Crisis Management and Conflict Resolution in Late 20th Century Europe: Albania - A Case Study.
Final rept. Jan 95- Dec 97,
INSTITUTE FOR DEFENSE ANALYSES ALEXANDRIA VA
Pagination or Media Count:
This paper examines the current state of European efforts to shift attention to the creation and maintenance of stability, and away from force enhancement as the means to promote national and regional defense and secure peace. It examines the dialog and interplay between militarily-centered organizations such as NATO and the WEU with politically oriented ones such as the U.N. and economically focused ones such as the EU as they seek a modus vivendi. After offering a common theoretical model for conflict resolution and crisis management, the paper examines the complex developments in Albania in 1995 and 1996 as they relate to the maintenance of stability, and the roles often confusingly played by the civilian government and the military in attempting to avoid national collapse and chaos. By presenting a juxtaposition between the theoretical and the actual, the paper hopefully presents lessons learned regarding the missions and responsibilities of military and civilian agencies in the new, post-Cold War security architecture.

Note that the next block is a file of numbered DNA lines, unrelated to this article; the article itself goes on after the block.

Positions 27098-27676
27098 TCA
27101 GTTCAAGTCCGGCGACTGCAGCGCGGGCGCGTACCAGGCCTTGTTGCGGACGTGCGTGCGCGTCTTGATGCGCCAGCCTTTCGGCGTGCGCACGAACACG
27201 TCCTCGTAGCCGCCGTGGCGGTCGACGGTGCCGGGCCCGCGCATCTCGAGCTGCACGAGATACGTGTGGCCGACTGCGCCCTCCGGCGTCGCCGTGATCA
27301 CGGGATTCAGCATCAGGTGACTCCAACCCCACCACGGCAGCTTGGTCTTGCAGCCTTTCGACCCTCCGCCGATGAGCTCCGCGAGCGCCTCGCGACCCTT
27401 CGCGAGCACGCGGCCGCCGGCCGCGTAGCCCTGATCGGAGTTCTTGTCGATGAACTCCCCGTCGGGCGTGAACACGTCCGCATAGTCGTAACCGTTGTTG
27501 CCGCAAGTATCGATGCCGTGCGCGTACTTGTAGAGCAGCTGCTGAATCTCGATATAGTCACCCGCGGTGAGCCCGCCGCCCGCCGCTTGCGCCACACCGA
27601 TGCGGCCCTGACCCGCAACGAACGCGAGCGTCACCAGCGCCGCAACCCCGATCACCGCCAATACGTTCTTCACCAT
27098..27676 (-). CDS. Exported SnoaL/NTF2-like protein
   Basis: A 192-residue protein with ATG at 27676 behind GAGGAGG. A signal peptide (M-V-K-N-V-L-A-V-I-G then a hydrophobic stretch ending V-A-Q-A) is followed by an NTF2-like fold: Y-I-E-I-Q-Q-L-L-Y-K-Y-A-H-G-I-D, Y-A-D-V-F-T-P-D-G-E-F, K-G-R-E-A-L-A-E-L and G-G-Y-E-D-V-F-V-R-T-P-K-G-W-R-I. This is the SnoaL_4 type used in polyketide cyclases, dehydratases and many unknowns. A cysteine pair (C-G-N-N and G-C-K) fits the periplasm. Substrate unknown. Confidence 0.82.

- Administration and Management
- Government and Political Science